I have a serious question to ask those who continually defended Diehm’s actions last night. Actually, I have a few, one of which being, do you seriously think calling a plagiarist a plagiarist is in any way comparable to a lynch mob? Grow up. Diehm is a blogger who frequently rallied against blog plagiarism, and also admitted her own tearful heartbreak over having been plagiarised herself. I ask you this: Did you feel any sympathy for those who Diehm plagiarised? I saw no offers of hand holding and support for those women on twitter last night, only abuse. If this had been any other lesser known blogger, would you have been so kind? If Diehm had been an author (and she says she’s a wannabe writer on her twitter profile), would the level of professionalism expected be higher or lower than what you’re judging Diehm by? This is a blogger who knew exactly what she was doing. The IP address logs back that up. This is a blogger who should know better, one who wrote several pieces on blog plagiarism, one with a reputation that she has smashed to pieces. I saw many cries of bullying and ‘bitch’ from people defending Diehm against those calling her out. Here’s a brand new piece of information; it is not bullying to want Diehm to be held accountable for her actions. She plagiarised, and she knew it. She stole other bloggers’ work, passed it off as her own, and when caught by the bloggers to whom she caused a lot of upset and pain, she wanted them to keep it quiet, which speaks volumes about her guilt. Why are you defending her when the evidence proves her guilt? I have seen much smaller YA blogs receive much larger amounts of criticism and anger for doing exactly what Diehm did. What makes The Story Siren untouchable?

If I had done what she had done, I know for a fact that I’d be run out of blogging, and justifiably so. There is nothing lesser about blog plagiarism in comparison to what someone like Cassie Edwards or Cassandra Claire did, especially when Diehm is receiving a lot of publisher support and ARCs for her site. Yes, there are some people online taking it too far, but there is nothing bullying about demanding accountability on this issue. I’ve been bullied, both online and off, and what the Story Siren is receiving from the vast majority of the criticism being levelled at her is incomparable to that. She lost the trust of many of her readers and they are justifiably angry.

One does not treat the popular differently from the lesser known. Blogging’s not a democracy but there’s absolutely no reason why Diehm should receive such mollycoddling treatment while those she plagiarised get called bitches. The Be Nice culture shouldn’t apply here, not that it should ever really apply anywhere in YA. We shouldn’t change our standards for people who give away a lot of free stuff. You want to know why people are still mad at Cassandra Claire for her mass plagiarism in her fan-fiction writing days? Because she never apologised for her wrongdoings, and that paid off well for her because post-Draco Trilogy she retained a mass internet following who defended her every word even when the evidence presented showed otherwise. Diehm may have offered some form of apology, one which you are free to accept, although I don’t, but she refuses to take full responsibility for her actions, and the mass of defenders on her side shows she can get away with it. Only time will tell what the long term impact is of Diem’s plagiarism on her blog, but Diehm is a grown woman who should be treated as one, and we bloggers should strive to hold one another accountable because the last thing YA blogging needs is more controversy. The queen bees and wannabes live to blog another day, as do we. The Story Siren, her hypocrisy and that of her defenders make me embarrassed to be associated with her as a YA blogger.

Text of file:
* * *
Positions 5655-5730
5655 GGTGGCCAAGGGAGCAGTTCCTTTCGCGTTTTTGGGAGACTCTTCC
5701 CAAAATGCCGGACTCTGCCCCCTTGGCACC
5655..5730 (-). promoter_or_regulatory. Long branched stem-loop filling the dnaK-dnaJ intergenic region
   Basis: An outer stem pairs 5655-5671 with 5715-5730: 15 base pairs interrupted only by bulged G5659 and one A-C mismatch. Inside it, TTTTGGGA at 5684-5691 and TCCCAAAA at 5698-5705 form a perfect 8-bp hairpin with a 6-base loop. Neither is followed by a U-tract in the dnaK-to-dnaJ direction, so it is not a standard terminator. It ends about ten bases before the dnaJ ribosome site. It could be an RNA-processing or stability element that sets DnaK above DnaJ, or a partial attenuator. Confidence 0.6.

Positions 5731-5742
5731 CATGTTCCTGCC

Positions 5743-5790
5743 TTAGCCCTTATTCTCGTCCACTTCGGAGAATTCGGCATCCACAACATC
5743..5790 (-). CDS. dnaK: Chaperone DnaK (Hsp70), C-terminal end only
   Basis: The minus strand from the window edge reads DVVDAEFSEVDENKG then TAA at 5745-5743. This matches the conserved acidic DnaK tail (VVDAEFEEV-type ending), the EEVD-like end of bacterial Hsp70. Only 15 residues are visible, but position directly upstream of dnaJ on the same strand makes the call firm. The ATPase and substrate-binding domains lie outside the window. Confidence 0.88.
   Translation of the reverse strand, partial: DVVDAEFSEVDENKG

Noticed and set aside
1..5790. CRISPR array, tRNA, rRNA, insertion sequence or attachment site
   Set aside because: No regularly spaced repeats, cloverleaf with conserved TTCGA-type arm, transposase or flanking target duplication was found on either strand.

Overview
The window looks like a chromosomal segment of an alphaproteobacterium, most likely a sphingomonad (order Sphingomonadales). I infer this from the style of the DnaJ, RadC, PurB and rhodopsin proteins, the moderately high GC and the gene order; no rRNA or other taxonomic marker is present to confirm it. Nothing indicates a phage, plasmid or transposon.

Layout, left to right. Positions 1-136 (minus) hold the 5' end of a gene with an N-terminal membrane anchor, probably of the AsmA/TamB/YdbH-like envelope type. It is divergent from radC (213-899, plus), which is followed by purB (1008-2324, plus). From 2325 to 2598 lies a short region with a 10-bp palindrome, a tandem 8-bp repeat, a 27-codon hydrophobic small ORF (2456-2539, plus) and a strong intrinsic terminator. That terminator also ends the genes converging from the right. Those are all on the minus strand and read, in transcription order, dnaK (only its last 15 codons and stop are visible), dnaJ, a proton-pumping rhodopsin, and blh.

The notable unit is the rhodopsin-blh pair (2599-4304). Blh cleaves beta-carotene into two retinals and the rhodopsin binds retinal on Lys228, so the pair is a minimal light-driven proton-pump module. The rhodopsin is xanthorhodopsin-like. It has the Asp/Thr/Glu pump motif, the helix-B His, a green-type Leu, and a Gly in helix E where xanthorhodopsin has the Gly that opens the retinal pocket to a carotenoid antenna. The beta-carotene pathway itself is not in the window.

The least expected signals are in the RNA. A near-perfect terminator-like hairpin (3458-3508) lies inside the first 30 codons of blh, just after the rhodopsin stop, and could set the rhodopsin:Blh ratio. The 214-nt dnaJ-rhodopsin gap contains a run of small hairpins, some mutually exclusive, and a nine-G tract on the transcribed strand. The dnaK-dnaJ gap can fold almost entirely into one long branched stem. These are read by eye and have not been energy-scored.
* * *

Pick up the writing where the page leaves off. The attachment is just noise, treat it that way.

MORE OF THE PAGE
EDIT: Diehm offers further clarification here, comments now open and being moderated by a third party, so I suggest you screen-cap any replies you leave. If she'd done this right off the bat then things would be much more different.

EDIT #2: So, defenders of Diehm. Do you condemn her going after an 11 year old blogger?

EDIT #3: If this is indeed an 'established author' making these comments, including trying to downplay the extent of Diehm's proven actions and turn the blame onto those demanding accountability, he or she is an idiot

Friday, April 6, 2012

Augustus Waters: Hero or Zero?

By: Meghan from Coffee and Wizards

(Warning: Minor spoilers for John Green's "The Fault in Our Stars" might be present)